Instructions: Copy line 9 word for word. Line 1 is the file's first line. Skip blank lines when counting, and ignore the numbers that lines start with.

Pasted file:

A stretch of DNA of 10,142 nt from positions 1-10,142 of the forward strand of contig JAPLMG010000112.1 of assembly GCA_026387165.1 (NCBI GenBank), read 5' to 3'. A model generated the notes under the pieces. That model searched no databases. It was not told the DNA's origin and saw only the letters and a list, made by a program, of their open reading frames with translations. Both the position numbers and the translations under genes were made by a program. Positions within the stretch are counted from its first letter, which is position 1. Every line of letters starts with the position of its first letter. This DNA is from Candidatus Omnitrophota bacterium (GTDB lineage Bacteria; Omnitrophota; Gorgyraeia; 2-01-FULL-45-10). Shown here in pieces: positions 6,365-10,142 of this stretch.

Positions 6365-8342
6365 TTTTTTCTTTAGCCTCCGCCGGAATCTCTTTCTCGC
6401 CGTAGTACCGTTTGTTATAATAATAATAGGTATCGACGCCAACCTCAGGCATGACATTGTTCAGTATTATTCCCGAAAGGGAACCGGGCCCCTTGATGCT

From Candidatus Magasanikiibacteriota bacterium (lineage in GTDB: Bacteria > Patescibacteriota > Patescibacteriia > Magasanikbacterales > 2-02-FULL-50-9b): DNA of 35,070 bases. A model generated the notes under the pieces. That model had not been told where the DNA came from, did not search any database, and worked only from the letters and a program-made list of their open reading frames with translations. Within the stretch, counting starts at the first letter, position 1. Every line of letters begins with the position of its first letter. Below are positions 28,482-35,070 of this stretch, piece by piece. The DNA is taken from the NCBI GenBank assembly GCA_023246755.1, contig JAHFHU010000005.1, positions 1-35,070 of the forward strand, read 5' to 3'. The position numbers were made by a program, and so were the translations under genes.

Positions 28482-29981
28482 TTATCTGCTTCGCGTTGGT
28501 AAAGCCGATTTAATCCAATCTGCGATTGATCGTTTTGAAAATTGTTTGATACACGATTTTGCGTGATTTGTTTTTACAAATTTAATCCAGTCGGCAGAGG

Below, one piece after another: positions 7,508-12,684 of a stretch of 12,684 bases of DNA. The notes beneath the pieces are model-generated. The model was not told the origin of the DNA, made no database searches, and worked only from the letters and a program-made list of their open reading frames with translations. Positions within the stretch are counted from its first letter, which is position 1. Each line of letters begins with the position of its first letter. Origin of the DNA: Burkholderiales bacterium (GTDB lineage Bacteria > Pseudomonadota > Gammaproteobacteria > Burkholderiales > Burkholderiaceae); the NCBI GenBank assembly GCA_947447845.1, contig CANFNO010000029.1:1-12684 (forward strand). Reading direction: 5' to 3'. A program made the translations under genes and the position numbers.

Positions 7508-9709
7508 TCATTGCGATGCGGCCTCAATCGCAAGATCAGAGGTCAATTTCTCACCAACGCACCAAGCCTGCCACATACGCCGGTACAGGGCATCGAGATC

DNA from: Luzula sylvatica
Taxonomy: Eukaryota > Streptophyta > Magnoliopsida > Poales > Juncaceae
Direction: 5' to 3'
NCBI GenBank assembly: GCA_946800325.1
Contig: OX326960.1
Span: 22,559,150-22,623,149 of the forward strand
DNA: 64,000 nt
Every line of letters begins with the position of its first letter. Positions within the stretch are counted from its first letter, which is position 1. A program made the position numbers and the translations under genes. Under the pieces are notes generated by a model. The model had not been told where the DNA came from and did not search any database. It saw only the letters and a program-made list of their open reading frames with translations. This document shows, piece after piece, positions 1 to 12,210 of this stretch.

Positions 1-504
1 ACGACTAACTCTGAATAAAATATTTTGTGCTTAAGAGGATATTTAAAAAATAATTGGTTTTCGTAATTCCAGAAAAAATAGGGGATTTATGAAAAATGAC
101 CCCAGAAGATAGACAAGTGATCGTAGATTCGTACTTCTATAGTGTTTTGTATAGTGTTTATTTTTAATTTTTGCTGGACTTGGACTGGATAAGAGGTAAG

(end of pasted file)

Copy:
Below, one piece after another: positions 7,508-12,684 of a stretch of 12,684 bases of DNA. The notes beneath the pieces are model-generated. The model was not told the origin of the DNA, made no database searches, and worked only from the letters and a program-made list of their open reading frames with translations. Positions within the stretch are counted from its first letter, which is position 1. Each line of letters begins with the position of its first letter. Origin of the DNA: Burkholderiales bacterium (GTDB lineage Bacteria > Pseudomonadota > Gammaproteobacteria > Burkholderiales > Burkholderiaceae); the NCBI GenBank assembly GCA_947447845.1, contig CANFNO010000029.1:1-12684 (forward strand). Reading direction: 5' to 3'. A program made the translations under genes and the position numbers.